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Drivers in the dark as E10 becomes standard grade of petrol

The new E10 petrol has now arrived in UK forecourts, but concerns remain over how much drivers are aware of the move.

Despite a government awareness campaign run this summer, research indicates one in four drivers (24%) are unaware that the new fuel is being introduced

The greener fuel has become the standard grade of petrol at UK pumps from 1 September, helping to cut transport CO2 emissions; it’s forecast to cut CO2 by 750,00 tonnes a year – equivalent to taking up to 350,000 cars off the road. This is thanks to the higher 10% blend of bioethanol used in E10, which is up from the current 5% limit in E5 and key to its eco-friendlier credentials.

Transport Secretary Grant Shapps explained: “Every journey matters as we drive forward the green industrial revolution, which is why the rollout of E10 is so important. It’ll help us cut road greenhouse gas emissions and meet our ambitious net zero targets.

“Although more and more drivers are switching to electric, there are steps we can take today to reduce emissions from the millions of vehicles already on our roads – the small switch to E10 petrol will reduce greenhouse gas emissions as we accelerate towards a greener transport future.”

There are some downsides though. While every new petrol car sold since 1 January 2011 has been required to be fully warranted to use E10 – which means fleet cars won’t be affected –older vehicles, including classic cars and some from the early 2000s, won’t be compatible with the new fuel. It’s estimated that some 600,000 cars will be affected.

And despite a government awareness campaign run this summer, research indicates one in four drivers (24%) are unaware that the new fuel is being introduced while more than a quarter of drivers (27%) are yet to check whether their car is compatible it, according to new RAC research has found.

Those with incompatible vehicles will have to seek out and pay for more expensive, E5 super unleaded if they wish to keep them running.

RAC head of policy Nicholas Lyes said: “While the vast majority of drivers of petrol cars aren’t affected, a sizeable minority will be and the only way to be sure is to use the official online checker. Those that discover their cars aren’t compatible will unfortunately need to seek out and pay for a hefty premium for E5 super unleaded fuel instead. The cost of doing this could quickly add up for people who need to use their cars regularly, something our research shows all too plainly. Drivers who will continue to rely on E5 will also need to make sure the filling station their visiting stocks the fuel in the first place, or risk running out of fuel and having to call on their breakdown provider.”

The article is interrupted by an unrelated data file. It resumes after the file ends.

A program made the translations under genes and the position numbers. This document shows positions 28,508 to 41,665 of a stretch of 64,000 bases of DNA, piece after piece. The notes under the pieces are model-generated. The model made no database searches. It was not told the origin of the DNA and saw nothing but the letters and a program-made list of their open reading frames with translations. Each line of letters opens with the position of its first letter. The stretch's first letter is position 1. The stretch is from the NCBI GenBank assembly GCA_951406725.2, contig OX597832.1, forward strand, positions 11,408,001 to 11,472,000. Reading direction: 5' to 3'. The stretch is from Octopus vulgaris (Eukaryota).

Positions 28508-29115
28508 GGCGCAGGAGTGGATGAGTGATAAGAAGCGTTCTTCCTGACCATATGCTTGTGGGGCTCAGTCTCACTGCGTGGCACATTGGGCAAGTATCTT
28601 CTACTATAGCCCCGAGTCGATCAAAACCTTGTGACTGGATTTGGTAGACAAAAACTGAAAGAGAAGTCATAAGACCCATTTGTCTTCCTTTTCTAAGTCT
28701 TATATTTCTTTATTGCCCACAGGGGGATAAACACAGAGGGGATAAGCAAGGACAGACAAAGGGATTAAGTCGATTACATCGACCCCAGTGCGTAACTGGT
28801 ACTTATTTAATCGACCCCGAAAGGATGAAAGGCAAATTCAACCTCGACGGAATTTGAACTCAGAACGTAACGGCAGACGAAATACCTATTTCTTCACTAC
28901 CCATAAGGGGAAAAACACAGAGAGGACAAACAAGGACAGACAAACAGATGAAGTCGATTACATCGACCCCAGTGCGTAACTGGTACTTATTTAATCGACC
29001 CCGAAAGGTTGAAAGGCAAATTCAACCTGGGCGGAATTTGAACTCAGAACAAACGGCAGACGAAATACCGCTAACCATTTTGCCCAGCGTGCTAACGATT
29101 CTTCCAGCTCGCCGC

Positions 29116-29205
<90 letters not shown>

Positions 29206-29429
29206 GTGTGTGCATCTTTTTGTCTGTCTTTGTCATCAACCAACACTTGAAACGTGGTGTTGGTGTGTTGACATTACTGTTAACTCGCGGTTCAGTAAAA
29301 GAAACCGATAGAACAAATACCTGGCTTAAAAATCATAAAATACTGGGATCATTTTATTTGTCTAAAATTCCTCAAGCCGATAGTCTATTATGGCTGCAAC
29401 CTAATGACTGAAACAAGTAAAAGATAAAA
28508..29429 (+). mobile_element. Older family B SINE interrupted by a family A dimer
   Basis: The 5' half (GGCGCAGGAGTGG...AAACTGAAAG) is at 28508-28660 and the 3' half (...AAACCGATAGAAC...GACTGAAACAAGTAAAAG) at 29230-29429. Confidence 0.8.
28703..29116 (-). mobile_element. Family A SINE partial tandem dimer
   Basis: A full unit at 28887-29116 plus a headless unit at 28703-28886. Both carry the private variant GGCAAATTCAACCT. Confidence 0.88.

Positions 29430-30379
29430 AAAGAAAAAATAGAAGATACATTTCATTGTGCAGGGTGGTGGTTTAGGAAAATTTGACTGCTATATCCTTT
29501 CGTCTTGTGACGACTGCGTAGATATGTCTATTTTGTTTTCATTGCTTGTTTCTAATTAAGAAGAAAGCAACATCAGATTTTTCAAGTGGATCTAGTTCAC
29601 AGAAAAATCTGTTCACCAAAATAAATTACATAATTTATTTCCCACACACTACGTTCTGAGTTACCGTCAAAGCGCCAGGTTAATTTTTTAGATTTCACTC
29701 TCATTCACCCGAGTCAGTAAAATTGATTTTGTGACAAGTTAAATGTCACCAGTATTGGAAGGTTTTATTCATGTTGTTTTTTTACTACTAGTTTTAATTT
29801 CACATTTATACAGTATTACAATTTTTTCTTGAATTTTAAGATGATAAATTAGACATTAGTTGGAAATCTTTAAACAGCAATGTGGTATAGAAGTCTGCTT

Overall, the move to E10 petrol is expected to bring positive eco benefits – providing the ethanol in the E10 fuel is actually biofuel, according to Jun Peng, visiting Professor of Sustainable Engineering at the University of Bedfordshire.

“We have to be realistic about the impact of this measure. Moving from E5 to E10 petrol will not reduce a car’s carbon emissions, across its life cycle, by any more than 3%. Nevertheless, the shift is an easy way to reduce CO2 emissions for road vehicles.

“We have to hope that the ethanol being added to make the E10 actually does come from biofuel though. It is possible to make ethanol from reformed fossil fuels. If we use this we’ll actually be increasing CO2 emissions by making the switch to E10.”

He continued: “Overall it is a very sensible measure. We shouldn’t exaggerate the drawbacks but neither should we comfort ourselves that this will make a great deal of difference to our CO2 emissions targets.”

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Natalie Middleton

Natalie has worked as a fleet journalist for nearly 20 years, previously as assistant editor on the former Company Car magazine before joining Fleet World in 2006. Prior to this, she worked on a range of B2B titles, including Insurance Age and Insurance Day.

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